But the injury still had its repercussions, negatively impacting Stacey’s chances of earning an offer from a bigger school right out of high school. Fortunately for her, she was offered a spot at McClennan Community College not too far from home in Waco, where she still had the support of her tight-knit family.

“It was kind of like a small town, so the culture-shock wasn’t really there,” Stacey said. “Plus my grandparents live in Waco, so it was really like I was back at home.”

In just one year at McClennan, Underwood shined with a 20-4 record, 131 strikeouts and a mind-boggling 0.94 ERA. She even dominated against North Texas in a fall game, which is what caught the eye of Mean Green head coach Tracey Kee.

“I think she struck out 12 of our batters that day,” Kee said with a laugh. “Her power, her size, her everything looked really good.”

Stacey was finally able to pack up and officially move away from her family, something she was not necessarily looking forward to, and move to Denton.

It’s been two years, and Stacey has established her role at the center of the Mean Green’s rotation – a fitting role, as Kee jokingly said Stacey loves to be the center of attention. As the only returning pitcher from last year’s squad, she has posted a 4.29 ERA in 23 starts.

According to Kee, being the only returner combined with her sociable personality made her a perfect fit to be a leader for the squad.

“I think Stacey would admit [that] last spring, she felt like a freshman,” Kee said. “We didn’t have any time to work together. I think now when you look at her she’s a completely polished pitcher because of how diligently she’s worked.”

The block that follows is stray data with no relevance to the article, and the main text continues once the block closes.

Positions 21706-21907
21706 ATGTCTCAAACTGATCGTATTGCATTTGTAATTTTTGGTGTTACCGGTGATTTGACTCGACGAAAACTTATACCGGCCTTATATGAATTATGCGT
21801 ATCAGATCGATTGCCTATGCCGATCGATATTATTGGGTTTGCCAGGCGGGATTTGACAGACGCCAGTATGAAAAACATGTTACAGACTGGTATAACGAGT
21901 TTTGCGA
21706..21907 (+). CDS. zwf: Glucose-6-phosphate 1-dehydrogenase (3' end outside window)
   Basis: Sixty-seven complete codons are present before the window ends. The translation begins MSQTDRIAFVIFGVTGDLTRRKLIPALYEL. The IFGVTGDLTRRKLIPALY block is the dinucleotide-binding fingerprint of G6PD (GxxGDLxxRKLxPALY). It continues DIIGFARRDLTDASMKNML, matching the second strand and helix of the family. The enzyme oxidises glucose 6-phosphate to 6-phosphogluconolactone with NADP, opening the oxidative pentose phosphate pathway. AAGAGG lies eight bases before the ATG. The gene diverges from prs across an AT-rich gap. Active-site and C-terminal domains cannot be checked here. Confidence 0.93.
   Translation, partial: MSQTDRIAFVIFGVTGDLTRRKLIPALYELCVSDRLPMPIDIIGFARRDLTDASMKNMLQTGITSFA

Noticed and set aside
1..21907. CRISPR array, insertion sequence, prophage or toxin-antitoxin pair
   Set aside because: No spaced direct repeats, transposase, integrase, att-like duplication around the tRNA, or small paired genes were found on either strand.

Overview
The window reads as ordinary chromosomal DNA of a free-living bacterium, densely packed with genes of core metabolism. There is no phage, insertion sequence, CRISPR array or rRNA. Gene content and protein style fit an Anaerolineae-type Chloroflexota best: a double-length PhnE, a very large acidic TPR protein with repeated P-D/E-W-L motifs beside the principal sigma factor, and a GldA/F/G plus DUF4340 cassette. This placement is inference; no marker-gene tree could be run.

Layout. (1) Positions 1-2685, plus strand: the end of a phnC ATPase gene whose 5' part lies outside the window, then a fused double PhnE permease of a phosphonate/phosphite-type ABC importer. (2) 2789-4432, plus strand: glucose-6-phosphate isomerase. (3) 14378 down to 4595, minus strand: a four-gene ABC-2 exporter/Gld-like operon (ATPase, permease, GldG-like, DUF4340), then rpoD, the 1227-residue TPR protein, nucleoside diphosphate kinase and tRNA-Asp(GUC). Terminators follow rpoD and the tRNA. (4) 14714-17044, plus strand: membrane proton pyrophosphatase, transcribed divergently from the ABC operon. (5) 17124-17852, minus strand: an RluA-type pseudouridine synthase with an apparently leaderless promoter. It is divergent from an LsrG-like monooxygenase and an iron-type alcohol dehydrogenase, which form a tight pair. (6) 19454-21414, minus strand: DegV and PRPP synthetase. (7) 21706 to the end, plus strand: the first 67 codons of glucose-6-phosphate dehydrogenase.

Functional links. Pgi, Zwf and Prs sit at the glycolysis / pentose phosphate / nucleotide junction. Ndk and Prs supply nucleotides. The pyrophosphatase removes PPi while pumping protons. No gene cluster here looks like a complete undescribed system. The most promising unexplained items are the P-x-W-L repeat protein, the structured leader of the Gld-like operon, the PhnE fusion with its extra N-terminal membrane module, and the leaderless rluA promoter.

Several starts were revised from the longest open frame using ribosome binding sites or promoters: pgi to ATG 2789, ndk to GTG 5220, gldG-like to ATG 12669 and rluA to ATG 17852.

The work Stacey has put in is nothing new to her father, who spent countless hours sitting on a bucket catching for Stacey. After coming home from coaching Stacey and her high-school teammates during the day, he would coach just Stacey in their backyard.

“It’s probably one of my greatest accomplishments,” John said. “As a dad, as a human [and] as a coach, the fact that somebody that is yours, that person you’ve guided, has built the work ethic and the dedication and the desire to accomplish this. As a dad, it’s one of the greatest things I’ve ever done. I’ve got three kids, and they’re all my greatest accomplishments. But to see this and watch this, it’s so fulfilling. The fact that I got to be a part of her career, that’s as special as it gets.”

The support does not go unfelt by Stacey. She knows at least one of her parents will try to make every game she plays as long as they are not with one of her two siblings.

“It means a lot to me,” Stacey said. “My parents have missed two series this year, and I felt like an orphan. It means a lot just to see my family in the stands and know they care enough to come down here.”

After Stacey finishes her degree, she plans on staying at UNT to get her masters degree. The biggest reason, according to her, is how Kee and the rest of the Mean Green helped foster the family environment she was used to growing up in Hico.

“It’s been awesome,” Underwood said. “At McClennan, I didn’t really end on good terms there, which I hate because I like to get along with everyone. The fact that Coach Kee was willing to take me midseason was awesome. I’m so thankful for that.”

Featured Image: Junior pitcher Stacey Underwood (15) prepares to go into the windup of her pitching motion against Nicholls State. Dylan Nadwodny | Staff Photographer